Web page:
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232Re: Bilabial V in Quenya

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  • Petri Tikka
    Sep 8, 2002
      --- In lambengolmor@y..., Carl F. Hostetter <Aelfwine@e...> wrote:
      > On Sunday, September 8, 2002, at 06:10 AM, Petri Tikka wrote:
      > > This change did not occur in the Valarin dialect.
      > You mean "Vanyarin", surely?

      Yes, of course.

      > > The sound is unknown in Finnish, Tolkien's inspiration for Quenya.
      > > Through the years as he gradually perfected Quenya, he seems to have
      > > made the phonology of Quenya closer and closere to Finnish. This would
      > > be one example of it.
      > The same change of _w_ to _v_ also occurred in Latin, another of
      > Tolkien's chief influences in creating Quenya.

      By the way, if it wasn't enitrely clear, the sound W has never occurred in
      the development of Finnish from proto-Finno-Ugrian. This is also, in
      another way, a bad example of the closening to Finnish over the years,
      since early Qenya seemed to have about as much Ws as mature Quenya. Both
      the early and late _Oilima Markirya_ seemed to have only a couple of words
      with W (MC:213-213, 221-222). But there are real examples of a nearing of
      Finnish and Quenya phonology in its external hisroy, cf. below.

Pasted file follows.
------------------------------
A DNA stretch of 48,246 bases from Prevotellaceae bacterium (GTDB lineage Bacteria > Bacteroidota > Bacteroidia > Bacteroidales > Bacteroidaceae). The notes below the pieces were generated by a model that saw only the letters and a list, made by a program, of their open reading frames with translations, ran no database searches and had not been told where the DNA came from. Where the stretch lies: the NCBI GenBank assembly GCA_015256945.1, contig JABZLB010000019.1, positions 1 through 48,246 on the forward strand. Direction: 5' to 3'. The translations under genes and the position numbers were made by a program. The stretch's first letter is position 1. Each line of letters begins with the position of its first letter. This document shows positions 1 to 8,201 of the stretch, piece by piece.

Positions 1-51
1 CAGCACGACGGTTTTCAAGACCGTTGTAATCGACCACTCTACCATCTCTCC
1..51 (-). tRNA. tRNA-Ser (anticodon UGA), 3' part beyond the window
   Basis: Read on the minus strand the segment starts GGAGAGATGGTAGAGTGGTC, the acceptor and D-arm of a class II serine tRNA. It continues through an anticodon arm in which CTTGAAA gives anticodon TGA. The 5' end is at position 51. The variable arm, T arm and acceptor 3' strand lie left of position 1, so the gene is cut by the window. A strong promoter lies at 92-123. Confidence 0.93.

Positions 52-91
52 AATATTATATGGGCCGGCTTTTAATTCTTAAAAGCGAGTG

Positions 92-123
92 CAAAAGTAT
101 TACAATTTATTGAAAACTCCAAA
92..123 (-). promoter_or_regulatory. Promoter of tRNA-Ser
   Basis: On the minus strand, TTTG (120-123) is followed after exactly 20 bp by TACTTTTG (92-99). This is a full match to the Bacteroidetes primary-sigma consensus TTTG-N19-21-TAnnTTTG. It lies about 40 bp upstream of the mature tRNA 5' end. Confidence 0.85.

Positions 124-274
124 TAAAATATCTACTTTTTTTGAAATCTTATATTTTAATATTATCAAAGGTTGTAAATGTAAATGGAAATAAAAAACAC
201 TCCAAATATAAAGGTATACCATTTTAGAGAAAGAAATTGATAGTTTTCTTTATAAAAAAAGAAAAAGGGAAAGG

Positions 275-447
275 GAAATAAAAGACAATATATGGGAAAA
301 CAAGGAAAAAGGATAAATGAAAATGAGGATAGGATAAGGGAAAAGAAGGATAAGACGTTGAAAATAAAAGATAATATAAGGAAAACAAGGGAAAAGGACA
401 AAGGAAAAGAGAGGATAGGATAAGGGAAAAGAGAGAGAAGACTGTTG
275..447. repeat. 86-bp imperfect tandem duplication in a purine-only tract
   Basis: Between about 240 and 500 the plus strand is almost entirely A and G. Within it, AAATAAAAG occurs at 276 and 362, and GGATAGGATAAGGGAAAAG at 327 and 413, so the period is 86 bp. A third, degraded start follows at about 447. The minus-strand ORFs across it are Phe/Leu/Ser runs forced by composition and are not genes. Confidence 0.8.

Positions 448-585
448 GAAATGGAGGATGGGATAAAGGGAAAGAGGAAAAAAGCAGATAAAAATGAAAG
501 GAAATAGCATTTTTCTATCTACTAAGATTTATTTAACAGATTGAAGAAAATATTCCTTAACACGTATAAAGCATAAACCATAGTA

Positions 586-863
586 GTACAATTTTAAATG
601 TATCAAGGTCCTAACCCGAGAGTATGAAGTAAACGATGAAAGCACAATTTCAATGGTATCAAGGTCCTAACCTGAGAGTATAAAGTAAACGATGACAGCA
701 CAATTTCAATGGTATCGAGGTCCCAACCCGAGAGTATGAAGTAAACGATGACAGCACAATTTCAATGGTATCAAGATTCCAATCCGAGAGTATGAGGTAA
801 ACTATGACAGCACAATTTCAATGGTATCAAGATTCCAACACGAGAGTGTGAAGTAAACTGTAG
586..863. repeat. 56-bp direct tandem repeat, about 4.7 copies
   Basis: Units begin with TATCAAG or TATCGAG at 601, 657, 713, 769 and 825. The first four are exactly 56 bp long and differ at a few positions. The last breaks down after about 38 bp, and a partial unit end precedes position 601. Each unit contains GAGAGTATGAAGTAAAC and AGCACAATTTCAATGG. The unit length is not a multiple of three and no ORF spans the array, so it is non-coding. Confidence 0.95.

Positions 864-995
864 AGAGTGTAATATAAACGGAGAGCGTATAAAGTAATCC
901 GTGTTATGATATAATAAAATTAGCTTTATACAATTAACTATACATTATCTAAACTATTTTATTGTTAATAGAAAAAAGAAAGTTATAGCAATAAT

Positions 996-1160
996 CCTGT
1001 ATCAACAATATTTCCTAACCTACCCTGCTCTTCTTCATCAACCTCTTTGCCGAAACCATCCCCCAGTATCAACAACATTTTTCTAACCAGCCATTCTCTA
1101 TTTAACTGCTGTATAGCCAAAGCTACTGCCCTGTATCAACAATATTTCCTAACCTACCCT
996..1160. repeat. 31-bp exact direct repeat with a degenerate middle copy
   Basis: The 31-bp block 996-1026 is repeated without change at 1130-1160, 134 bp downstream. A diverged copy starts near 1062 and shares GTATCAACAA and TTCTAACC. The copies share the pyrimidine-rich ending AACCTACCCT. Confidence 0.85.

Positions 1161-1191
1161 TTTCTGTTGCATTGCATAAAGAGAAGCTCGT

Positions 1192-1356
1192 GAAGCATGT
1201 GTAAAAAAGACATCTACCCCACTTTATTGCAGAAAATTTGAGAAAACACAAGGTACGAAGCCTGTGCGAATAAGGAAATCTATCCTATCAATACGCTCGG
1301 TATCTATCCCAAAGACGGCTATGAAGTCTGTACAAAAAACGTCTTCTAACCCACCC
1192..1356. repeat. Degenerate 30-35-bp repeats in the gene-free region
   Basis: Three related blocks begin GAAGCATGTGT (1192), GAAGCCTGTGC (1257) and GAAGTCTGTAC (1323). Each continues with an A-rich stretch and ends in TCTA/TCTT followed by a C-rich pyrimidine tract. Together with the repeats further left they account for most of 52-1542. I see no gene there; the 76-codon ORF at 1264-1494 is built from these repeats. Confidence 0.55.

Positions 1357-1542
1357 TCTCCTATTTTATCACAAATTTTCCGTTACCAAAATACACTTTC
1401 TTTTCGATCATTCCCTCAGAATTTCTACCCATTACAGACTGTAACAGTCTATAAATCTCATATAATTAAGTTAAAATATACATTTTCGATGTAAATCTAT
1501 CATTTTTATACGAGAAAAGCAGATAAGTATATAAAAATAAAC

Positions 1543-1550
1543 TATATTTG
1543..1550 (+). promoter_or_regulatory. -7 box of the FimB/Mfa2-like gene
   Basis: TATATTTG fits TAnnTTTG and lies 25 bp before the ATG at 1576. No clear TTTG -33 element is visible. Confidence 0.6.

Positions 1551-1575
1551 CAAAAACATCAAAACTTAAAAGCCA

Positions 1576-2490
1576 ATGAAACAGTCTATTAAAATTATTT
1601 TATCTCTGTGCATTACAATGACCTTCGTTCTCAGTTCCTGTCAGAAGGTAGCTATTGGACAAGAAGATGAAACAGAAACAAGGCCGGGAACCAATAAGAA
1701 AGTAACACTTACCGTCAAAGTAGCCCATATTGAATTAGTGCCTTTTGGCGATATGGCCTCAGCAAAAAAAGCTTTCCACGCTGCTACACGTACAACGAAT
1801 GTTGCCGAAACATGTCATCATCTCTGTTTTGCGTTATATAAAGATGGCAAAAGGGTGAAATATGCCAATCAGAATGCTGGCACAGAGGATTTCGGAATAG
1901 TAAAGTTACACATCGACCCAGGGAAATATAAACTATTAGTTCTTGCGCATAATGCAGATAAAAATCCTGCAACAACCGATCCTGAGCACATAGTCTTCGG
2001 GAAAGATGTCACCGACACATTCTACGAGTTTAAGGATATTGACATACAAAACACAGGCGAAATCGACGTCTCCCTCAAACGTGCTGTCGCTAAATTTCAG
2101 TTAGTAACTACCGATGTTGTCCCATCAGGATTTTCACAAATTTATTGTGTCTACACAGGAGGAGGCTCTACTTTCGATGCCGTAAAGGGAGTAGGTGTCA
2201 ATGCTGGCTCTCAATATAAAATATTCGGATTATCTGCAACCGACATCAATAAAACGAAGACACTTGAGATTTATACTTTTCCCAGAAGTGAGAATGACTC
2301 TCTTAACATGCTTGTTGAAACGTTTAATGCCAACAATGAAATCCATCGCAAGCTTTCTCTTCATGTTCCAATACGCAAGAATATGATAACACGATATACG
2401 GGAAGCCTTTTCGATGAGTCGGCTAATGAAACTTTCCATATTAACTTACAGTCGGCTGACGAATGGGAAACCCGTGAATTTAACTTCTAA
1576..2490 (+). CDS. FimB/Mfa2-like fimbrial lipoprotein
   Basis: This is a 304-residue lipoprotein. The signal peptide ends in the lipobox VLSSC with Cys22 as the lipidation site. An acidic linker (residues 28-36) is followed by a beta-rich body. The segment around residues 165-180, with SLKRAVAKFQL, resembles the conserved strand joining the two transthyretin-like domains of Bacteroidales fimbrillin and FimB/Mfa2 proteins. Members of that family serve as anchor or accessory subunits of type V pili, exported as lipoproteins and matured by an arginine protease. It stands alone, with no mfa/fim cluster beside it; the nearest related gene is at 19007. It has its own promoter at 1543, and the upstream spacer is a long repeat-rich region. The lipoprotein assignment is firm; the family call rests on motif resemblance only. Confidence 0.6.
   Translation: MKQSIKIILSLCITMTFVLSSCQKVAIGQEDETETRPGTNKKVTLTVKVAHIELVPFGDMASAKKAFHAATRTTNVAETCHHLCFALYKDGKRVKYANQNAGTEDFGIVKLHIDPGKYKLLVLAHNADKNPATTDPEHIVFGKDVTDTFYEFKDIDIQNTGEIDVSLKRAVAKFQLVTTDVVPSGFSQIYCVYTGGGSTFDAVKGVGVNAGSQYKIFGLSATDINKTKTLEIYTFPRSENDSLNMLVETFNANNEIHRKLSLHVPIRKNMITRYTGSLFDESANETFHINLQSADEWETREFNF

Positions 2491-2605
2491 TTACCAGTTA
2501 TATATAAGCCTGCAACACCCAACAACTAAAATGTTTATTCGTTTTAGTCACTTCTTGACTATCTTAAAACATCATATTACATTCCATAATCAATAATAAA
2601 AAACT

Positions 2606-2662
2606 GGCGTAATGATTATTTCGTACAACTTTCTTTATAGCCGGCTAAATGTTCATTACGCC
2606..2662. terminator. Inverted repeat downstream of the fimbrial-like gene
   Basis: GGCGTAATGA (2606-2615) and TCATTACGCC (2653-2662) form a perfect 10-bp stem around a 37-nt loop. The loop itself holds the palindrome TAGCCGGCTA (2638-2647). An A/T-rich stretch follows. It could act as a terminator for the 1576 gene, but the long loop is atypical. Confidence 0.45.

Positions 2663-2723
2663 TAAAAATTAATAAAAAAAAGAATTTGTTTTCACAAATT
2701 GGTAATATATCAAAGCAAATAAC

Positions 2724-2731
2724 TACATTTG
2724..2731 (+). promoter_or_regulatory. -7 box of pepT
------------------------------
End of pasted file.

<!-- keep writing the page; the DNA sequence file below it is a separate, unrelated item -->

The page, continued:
> Your observation about Tolkien making the phonology of Quenya closer to
      > that of Finnish over the years is intriguing. Could you give us some
      > other examples of this?
      > Carl

      1. _findl_, _petl_, _tantl_, _nark_ (Q) and other words ending with
      multiple consonants are unacceptable in Finnish phonology and in later
      Quenya,cf. L:425.

      2. KT is a common consonant cluster in Q (e.g. _ekta-_, _mekta_ and
      _palukta_), but it is unacceptable in the phonology of both Finnish and
      mature Quenya. Earlier KT developed to HT in both languages, e.g. a
      body of _kaksi_ "two" _kaht-_ < *_kakte_ in Finnish and _ehte_ "spear"
      from EKTE in Quenya (V:355).

      3. There are some known "Qenya" words that begin with two successive
      vowels that would normally be diphtongs, but are inidcated as seperate
      vowels by _¨_, e.g. _kaïkta-_ (Q), _oïkta_ (VT40:8). This phenomenon is
      unknown in mature Quenya and Finnish, and is probably allowed in neither
      of them.

      I can not currently think of any other firm examples of change in the
      external history of the Quenya phonology that brought it closer to
      Finnish. I can neither think of anything that distanced it from Finnish
      phonology. As an example of how close their phonology is, L:425 states
      that Quenya permitted "the 'dentals' _n_, _l_, _r_, _s_, _t_ as final
      consonants". This is exactly the same in Finnish!

      Petri Tikka Helsinki, Finland

      [Thanks, Petri! Carl]
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